“It’s based on a lot of weather data, so it’s changing,” Garland explained.

According to the map, Bangor is in zone 5a, with average minimum temperatures ranging between -20 and -15 degrees Fahrenheit. The northernmost regions of Maine go as low as 3b and there are areas along the southern coast that classified as zone 6a.

Shortcomings of USDA Hardiness Zones

The USDA Hardiness Zone map is useful, but far from perfect. The map does not account for the nuances of factors like the beneficial effect of a snow cover over perennial plants, freeze-thaw cycles or soil drainage during cold periods.

Even so, the USDA Hardiness Zones are best at determining growing conditions in the eastern United States because the area is comparatively flat. West of the 100th meridian, the USDA zone map is less useful.

“We don’t really use the hardiness zones that much [in the West],” said Valerie Borel, University of California master gardener and horticulture program coordinator for Los Angeles County. “They don’t give enough information on the different climates because there are so many smaller microclimates within smaller areas.”

The geography of the western United States plays a role in the USDA Hardiness Zones’ failings.

“Within the Southern California Basin area, we have mountains that are 11,000 feet high, and then less than 100 miles away we have the ocean,” Borel said. “It one compact area, you’re getting a wide variety of geographical areas.”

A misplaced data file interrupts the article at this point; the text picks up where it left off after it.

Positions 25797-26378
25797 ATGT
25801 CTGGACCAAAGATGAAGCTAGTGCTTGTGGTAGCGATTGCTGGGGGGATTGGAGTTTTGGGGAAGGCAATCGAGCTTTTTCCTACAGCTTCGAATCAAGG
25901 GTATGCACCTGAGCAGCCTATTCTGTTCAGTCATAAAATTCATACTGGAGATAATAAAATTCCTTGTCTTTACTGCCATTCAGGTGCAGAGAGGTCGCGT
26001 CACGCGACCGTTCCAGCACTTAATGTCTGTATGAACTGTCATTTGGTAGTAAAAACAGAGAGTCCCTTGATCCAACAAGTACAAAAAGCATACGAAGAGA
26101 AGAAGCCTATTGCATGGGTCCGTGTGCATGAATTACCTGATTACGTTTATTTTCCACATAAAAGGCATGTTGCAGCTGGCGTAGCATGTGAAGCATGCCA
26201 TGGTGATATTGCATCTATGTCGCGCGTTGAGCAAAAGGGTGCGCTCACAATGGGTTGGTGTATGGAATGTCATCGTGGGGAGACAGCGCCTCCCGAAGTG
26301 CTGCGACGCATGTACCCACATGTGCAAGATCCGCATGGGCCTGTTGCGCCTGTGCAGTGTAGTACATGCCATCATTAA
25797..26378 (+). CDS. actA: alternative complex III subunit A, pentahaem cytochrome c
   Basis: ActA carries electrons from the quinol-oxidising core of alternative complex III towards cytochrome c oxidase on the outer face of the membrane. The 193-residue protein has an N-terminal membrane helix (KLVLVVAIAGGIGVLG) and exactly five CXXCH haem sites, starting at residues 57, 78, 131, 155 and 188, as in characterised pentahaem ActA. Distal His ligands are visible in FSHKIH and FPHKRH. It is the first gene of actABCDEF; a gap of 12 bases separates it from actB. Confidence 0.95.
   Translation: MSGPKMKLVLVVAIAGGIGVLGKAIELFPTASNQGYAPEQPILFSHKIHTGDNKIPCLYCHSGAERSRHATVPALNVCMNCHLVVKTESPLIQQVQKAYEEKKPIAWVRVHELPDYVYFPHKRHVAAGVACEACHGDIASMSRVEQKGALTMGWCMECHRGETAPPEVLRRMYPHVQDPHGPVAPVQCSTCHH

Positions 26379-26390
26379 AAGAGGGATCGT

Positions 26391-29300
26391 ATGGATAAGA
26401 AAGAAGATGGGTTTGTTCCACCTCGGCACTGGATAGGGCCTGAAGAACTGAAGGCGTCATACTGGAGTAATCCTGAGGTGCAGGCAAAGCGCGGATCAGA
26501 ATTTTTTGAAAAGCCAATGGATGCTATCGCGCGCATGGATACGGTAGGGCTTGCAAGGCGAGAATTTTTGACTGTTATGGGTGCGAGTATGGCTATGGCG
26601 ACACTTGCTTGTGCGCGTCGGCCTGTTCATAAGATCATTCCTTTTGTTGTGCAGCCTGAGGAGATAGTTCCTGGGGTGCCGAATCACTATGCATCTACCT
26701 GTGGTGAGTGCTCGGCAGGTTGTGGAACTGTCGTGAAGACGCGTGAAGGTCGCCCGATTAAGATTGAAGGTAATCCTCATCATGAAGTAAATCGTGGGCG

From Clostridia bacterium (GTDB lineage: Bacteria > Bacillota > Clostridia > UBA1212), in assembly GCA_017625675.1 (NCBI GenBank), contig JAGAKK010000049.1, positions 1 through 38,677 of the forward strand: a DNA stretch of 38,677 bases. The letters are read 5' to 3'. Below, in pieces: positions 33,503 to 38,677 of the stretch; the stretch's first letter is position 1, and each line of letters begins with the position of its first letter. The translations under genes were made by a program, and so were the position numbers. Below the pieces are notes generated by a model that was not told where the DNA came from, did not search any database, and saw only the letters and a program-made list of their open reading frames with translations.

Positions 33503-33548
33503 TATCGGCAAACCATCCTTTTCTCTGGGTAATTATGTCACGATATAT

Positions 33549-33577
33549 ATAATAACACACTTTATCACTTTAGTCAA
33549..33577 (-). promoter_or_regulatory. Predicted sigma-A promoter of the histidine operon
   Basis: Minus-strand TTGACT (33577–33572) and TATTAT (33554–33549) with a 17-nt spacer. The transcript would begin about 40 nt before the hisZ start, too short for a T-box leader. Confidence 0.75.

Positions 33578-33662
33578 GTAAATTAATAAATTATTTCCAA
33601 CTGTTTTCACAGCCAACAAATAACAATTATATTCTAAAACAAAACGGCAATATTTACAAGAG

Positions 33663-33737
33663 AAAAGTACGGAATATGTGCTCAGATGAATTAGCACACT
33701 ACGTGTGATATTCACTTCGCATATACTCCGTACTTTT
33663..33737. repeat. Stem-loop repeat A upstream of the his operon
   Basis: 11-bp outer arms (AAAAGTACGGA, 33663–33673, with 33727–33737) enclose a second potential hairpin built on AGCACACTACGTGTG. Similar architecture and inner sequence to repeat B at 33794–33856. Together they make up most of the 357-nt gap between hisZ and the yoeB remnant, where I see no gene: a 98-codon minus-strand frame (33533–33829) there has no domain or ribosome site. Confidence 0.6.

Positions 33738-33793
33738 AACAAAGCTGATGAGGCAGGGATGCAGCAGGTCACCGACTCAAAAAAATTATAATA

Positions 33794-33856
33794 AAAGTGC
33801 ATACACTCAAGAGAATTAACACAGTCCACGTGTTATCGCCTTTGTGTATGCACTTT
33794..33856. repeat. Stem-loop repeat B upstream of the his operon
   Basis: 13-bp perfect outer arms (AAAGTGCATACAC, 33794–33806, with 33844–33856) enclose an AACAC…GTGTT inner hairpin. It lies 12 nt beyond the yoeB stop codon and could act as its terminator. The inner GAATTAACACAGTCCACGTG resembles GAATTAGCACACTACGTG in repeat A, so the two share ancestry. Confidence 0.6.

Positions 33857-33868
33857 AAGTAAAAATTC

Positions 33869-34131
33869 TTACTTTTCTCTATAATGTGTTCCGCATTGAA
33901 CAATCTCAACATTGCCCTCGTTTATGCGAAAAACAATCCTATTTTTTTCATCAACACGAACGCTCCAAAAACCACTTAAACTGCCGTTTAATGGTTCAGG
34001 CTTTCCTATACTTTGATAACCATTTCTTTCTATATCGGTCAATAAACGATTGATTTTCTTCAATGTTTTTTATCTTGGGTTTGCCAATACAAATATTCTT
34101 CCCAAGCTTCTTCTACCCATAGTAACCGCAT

The greater variance in elevation and precipitation across the mountainous and geographically varied West confuse the hardiness zone algorithm. Lush, coastal Seattle, Washington, and the inland desert city of Barstow, California, for example, are both considered hardiness zone 8 even though their weather and plants are much different.

Even if you are not in the West, the USDA Hardiness Zones can fail to show the geographical nuance on your property.

“Just because you’re in a warmer zone doesn’t mean you’re in an easier growing climate,” Garland said. “Coastal towns in warmer zone suffer from having a cooler growing season. There are definitely some very, very windy sites that might cause tissue dieback.”

Wilber explained that your microclimate can also be influenced by how your property slopes and how much canopy cover your property has. She recalled a friend with a mountain property where the front yard is zone 9 and the back is 8b.

“The zones work, but you also have to understand the microclimates on your own property,” Wilber said. “They’re ballparking it but you need to figure out what’s going on on your own land.”